The organization that represents Canada’s cattle feeders is staying one step ahead of changing consumer demands, through a new feedlot animal care assessment program.
“The National Cattle Feeders’ Association decided that it wanted to be proactive and develop a national animal care assessment program for feed yards,” said Dr. Joyce Van Donkersgoed, a feedlot veterinarian from Coaldale, Alta., who acts as a technical adviser for the provincial and national cattle feeders’ associations.
“We’re responding to our customers, whether it’s the processors or the consumers. They want to be reassured that we are raising animals with care and doing all the right things.”
Work on the program began two years ago, through a committee that included animal welfare experts, feedlot operators, and major processors like JBS, Cargill, and Tyson. Using the National Farm Animal Care Council’s framework, the committee developed a “plain and simple” tool for assessing “whether producers are implementing the requirements in the codes of practice,” said Van Donkersgoed.
The assessment tool is based on the recently revised beef code of practice, which includes requirements for protection from inclement weather, access to food and water, pain mitigation for castration and dehorning (coming in 2016), and other animal welfare considerations.
“It’s a tool for the feedlot producer to use to assess his own practices on farm and identify areas for improvement,” she said.
The voluntary program was driven, in part, by increasing consumer awareness and concerns about animal welfare in livestock agriculture.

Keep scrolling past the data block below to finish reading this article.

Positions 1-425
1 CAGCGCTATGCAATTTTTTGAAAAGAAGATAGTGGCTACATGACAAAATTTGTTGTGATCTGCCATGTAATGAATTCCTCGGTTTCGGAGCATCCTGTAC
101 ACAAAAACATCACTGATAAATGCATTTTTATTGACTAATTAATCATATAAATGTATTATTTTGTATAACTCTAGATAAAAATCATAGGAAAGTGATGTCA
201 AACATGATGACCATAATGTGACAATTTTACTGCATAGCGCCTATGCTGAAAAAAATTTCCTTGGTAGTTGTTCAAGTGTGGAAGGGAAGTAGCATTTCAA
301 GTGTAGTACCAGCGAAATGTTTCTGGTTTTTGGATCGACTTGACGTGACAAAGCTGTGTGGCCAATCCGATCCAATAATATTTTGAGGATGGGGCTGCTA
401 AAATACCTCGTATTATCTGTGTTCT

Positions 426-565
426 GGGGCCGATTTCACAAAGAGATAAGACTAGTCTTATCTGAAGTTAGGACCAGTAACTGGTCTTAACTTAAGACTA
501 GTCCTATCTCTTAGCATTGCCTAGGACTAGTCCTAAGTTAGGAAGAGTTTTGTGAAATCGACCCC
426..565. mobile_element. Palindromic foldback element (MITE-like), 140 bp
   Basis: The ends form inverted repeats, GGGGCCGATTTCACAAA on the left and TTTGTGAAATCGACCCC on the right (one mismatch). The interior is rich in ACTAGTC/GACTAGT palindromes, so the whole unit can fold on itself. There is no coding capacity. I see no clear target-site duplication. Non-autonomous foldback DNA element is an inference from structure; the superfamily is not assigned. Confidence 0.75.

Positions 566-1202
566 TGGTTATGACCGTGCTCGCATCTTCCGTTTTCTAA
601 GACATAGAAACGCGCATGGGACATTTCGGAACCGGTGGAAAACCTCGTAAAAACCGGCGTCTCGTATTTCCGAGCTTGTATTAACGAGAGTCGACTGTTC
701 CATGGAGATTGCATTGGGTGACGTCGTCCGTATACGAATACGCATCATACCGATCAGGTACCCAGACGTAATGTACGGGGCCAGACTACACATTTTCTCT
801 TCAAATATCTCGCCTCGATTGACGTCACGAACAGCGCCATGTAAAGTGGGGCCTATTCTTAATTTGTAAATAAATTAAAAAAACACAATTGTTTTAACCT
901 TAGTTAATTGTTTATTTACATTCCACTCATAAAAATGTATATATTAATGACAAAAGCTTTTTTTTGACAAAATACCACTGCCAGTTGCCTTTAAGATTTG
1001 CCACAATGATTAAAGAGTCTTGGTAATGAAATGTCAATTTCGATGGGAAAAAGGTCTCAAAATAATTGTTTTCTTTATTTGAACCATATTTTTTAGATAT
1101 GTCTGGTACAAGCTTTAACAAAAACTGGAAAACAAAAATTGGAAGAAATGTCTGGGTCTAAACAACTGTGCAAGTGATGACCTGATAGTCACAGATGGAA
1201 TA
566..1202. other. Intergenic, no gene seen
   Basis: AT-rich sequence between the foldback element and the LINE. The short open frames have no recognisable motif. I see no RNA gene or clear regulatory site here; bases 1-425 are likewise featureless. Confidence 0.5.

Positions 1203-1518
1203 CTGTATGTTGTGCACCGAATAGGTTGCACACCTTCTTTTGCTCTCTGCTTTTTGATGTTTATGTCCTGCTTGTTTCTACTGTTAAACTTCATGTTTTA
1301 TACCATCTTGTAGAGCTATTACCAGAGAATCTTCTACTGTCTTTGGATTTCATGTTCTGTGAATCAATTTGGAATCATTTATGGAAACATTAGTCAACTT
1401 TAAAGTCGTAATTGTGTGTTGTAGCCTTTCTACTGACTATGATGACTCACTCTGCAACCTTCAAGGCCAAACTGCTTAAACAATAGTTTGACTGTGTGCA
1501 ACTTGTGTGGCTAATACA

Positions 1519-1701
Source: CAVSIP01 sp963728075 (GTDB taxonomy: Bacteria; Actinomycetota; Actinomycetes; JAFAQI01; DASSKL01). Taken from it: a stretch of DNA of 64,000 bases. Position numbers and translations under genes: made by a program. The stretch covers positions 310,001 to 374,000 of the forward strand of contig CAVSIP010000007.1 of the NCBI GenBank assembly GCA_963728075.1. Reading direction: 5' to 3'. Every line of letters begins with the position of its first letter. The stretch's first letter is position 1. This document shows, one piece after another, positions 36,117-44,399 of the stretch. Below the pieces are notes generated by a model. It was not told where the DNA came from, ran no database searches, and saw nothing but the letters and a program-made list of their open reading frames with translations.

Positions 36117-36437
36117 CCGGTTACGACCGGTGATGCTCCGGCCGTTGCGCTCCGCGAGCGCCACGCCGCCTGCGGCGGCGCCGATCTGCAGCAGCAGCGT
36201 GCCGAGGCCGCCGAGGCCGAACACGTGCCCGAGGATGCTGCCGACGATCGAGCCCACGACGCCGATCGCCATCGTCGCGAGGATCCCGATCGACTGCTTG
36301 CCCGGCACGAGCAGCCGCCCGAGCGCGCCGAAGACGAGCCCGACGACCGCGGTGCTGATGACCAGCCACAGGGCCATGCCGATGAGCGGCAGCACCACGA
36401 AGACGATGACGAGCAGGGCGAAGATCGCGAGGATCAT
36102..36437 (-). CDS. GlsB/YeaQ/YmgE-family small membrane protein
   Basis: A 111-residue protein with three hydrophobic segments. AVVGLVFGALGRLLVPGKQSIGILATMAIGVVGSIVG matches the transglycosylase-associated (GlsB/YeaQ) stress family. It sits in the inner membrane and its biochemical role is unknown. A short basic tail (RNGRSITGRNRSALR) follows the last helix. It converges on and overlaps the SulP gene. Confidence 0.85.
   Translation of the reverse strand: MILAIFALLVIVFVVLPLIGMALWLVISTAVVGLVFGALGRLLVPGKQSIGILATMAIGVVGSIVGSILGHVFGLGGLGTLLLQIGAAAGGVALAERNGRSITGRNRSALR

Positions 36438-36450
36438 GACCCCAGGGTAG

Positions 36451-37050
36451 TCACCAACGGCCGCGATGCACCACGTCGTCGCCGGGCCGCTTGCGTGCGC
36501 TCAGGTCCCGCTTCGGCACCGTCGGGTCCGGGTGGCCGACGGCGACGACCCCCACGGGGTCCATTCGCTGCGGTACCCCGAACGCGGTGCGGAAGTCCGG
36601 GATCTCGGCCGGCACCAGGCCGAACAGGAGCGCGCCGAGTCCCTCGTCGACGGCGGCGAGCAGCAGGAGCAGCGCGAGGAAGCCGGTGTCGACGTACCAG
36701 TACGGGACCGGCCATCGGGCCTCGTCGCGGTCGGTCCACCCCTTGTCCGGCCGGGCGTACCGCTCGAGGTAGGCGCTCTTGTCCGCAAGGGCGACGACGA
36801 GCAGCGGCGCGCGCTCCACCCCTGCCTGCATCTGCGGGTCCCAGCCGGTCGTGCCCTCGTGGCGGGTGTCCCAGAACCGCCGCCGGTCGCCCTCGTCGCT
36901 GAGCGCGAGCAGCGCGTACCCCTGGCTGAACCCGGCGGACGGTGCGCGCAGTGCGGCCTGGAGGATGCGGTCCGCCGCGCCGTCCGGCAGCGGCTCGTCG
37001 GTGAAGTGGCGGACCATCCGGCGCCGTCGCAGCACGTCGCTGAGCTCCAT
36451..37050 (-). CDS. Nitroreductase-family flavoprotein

“Processors need to reconfirm with retailers that their suppliers are practising good animal husbandry on farm,” said Van Donkersgoed.
“If a processor needed to come on farm to do a second- or third-party evaluation of the animal care practices on that feedlot, they could use our assessment tool.”
The program is still in the early phases, with pilot testing being conducted this summer to ensure the tool is “as simple and easy to use as possible for the feedlot operators,” said Van Donkersgoed.
“Our pilot test is probably one of the most important things to provide feedback from the producers themselves on what does and does not work,” she said, adding that the tests will be conducted in different-size feed yards across the country.
“What might work in a large 25,000-head commercial feedlot in Alberta might be quite different from a 5,000-head feeder in an enclosed barn in Ontario. There’s quite a bit of diversity across the country in feedlot production, so we need to make sure that what’s designed will work across Canada.”
The program shouldn’t create more work for farmers, she said, though there may be “minor tweaking” needed to their documentation systems.
“Most producers — especially cattle feeders — are doing these things, but often, they do them but don’t document,” said Van Donkersgoed.
“On a lot of these things, I don’t see that there would be any concerns at all, because producers are already doing these things. There just may be the odd requirement for additional written procedures, like a written castration protocol.”
The National Cattle Feeders’ Association will be developing generic templates for producers to make the documentation process easier, she said.
“That information will all go up on the Cattle Feeders’ website, so producers can then download some of these forms and just fill in the blanks. In a matter of five minutes, they’ll have their protocol.”
The “market-driven” program should be finalized by next spring — and it couldn’t come at a better time, she said.
“Animal health and welfare are key pillars of global sustainable beef production, so we need to be at the forefront,” she said. “We need to be leaders in this. We need to be proactive. We need to do these things to stay in business.
“We always talk about our social licence to operate, and animal care is part of that social licence to operate.”